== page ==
B is for the Biggest
We don’t use superlatives lightly.
FreshWater Watch is a unique citizen science movement taking place on a scale never seen before. In fact, we believe it’s the biggest – and first – initiative of its kind.
From New York to New Delhi; Southampton to Sao Paulo, thousands of people like you are testing the rivers, streams and lakes near them to help us understand how to preserve the fresh water that we all depend on.
It’s not all about the big things. Small is important too.
Lots of environmental agencies are monitoring big rivers and lakes around the world, but by only focusing on these, we would fall foul of the ‘Saliency Error’: the tendency to think that one big thing is more important than lots of little things. This means we miss out on lots of information.
In the 2000’s, the Freshwater Habitats Trust (FHT) carried out a survey of small water bodies in the UK. They found that ponds – like those in our gardens and parks - support 70 per cent of freshwater plants and animals, and more endangered species than any other fresh water bodies. This surprising finding was important enough to find a place in the HM Government’s Natural Environment White Paper of 2011.
That’s why in Europe we’re working with FHT to monitor small water bodies. Our citizen scientists are testing water from these ponds, streams, ditches and canals and uploading their data online.
Over to you
You can be one of our superlative citizen scientists too. The best way to get involved is to sign up to FreshWater Watch with your company, college, volunteer group or research institution.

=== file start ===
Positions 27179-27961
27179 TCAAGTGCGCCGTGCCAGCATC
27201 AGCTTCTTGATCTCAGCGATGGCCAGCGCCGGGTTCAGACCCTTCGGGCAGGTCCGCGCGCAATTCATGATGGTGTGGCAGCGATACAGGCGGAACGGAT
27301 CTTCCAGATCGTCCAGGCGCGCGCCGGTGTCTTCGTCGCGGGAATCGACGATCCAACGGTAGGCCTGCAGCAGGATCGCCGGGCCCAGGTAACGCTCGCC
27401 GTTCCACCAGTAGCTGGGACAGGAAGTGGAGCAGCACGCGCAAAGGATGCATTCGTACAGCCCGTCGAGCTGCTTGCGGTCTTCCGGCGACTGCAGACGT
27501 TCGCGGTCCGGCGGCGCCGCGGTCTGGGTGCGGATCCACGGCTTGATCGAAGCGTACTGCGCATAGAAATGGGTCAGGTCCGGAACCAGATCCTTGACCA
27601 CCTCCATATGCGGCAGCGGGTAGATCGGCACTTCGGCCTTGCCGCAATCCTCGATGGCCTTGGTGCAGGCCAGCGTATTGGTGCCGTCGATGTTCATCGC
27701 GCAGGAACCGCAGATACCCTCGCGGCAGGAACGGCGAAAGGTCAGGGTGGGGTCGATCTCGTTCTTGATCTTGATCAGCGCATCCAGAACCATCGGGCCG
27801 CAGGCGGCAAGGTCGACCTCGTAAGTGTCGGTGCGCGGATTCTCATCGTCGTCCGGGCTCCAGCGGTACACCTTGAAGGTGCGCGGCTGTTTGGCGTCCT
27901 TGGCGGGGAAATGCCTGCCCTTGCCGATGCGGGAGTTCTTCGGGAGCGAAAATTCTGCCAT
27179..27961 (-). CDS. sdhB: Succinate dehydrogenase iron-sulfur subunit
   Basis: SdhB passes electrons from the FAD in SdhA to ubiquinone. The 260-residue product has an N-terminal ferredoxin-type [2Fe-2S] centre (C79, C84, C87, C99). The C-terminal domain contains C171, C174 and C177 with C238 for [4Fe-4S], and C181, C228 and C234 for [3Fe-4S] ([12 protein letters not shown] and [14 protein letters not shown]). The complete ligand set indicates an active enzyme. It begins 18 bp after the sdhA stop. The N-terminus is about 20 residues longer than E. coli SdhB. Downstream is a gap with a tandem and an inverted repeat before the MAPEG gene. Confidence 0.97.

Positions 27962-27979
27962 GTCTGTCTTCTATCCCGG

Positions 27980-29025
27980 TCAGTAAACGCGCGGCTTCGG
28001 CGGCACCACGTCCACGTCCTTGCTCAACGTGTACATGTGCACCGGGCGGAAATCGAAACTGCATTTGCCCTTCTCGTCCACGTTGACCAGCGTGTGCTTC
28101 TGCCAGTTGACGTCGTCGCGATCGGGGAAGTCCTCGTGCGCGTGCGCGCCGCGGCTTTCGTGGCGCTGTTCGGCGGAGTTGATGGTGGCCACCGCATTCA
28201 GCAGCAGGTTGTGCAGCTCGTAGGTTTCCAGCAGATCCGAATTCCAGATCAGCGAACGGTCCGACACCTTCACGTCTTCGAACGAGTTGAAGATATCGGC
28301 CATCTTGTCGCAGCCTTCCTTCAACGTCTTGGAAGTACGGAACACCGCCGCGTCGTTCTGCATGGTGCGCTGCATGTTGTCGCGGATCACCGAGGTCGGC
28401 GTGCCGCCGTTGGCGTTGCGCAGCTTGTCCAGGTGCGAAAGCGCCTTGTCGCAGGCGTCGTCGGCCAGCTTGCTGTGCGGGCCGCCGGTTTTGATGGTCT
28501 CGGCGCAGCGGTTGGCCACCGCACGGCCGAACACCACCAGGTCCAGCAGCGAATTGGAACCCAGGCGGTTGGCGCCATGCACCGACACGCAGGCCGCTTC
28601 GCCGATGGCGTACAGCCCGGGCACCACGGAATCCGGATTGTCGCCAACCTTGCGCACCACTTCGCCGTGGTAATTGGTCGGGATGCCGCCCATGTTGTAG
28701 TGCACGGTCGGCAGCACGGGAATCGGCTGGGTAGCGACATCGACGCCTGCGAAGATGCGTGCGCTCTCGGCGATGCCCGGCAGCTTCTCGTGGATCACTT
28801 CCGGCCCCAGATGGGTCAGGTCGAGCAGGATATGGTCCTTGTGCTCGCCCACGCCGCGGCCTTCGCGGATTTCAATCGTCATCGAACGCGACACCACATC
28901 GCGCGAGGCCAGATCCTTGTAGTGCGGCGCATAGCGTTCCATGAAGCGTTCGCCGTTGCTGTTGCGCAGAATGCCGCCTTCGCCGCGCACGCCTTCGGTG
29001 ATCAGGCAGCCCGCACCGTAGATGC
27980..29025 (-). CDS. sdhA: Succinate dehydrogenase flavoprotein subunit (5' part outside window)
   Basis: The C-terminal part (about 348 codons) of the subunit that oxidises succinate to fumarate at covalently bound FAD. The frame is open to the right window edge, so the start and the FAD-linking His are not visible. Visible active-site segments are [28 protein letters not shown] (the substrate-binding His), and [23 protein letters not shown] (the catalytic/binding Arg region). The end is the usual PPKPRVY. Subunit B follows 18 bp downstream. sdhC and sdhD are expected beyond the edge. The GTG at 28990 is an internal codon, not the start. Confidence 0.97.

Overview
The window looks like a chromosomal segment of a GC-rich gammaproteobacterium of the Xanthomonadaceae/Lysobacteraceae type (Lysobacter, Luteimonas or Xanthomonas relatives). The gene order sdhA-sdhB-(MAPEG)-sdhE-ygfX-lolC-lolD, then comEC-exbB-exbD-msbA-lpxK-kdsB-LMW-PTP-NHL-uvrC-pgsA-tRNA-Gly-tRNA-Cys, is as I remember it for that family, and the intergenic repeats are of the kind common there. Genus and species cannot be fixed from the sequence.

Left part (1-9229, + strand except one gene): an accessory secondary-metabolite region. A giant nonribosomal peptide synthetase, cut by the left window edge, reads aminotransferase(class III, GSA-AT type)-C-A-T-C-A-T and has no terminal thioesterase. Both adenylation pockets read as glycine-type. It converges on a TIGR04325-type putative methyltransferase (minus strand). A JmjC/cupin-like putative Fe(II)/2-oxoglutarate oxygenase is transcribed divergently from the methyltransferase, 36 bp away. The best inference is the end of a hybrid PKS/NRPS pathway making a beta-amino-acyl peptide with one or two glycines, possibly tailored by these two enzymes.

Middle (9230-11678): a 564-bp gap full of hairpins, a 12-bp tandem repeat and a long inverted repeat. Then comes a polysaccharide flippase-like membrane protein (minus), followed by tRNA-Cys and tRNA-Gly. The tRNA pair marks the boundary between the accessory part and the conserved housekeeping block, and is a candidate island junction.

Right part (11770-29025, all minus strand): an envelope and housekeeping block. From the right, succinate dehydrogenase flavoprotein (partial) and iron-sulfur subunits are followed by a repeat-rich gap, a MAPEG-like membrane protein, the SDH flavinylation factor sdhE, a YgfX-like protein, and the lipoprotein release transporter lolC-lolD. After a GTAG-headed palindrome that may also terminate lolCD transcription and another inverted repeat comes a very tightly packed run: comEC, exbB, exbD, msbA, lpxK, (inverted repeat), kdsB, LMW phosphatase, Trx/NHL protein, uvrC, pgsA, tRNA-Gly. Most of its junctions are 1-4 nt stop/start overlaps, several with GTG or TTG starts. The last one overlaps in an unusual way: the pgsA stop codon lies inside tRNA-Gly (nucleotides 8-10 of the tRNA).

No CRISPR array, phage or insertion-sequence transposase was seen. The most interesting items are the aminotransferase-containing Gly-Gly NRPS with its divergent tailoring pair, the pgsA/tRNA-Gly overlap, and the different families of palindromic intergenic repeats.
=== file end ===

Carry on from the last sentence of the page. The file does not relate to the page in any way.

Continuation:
We’ll send you everything you need to become a fresh water scientist, and do your bit to protect this most critical resource for the future.
Already a Citizen Scientist Leader? Take part in the WaterBlitz. On World Water Day, 22 March, people over the world will collect FreshWater Watch data, give a presentation, or recruit a colleague as a new Citizen Science Leader. Check the WaterHub soon for more ideas on getting involved.
Next: C is for Crickets in your lunch box
A is for Alien Invasions; B is for the Biggest!; C is for Crickets in your lunchbox; D is for Data. Or is it datum?; E is for Eighty Litres of Water in an Orange; F is for Ferruginous Pochard; G is for Going, Going, Gone?; H is for Heroes; I is for Industrial Revolution; J is for Jigsaw Puzzles; K is for (Everything including the) Kitchen Sink; L is for Life itself; M is for Microbeads; N is for Namedropping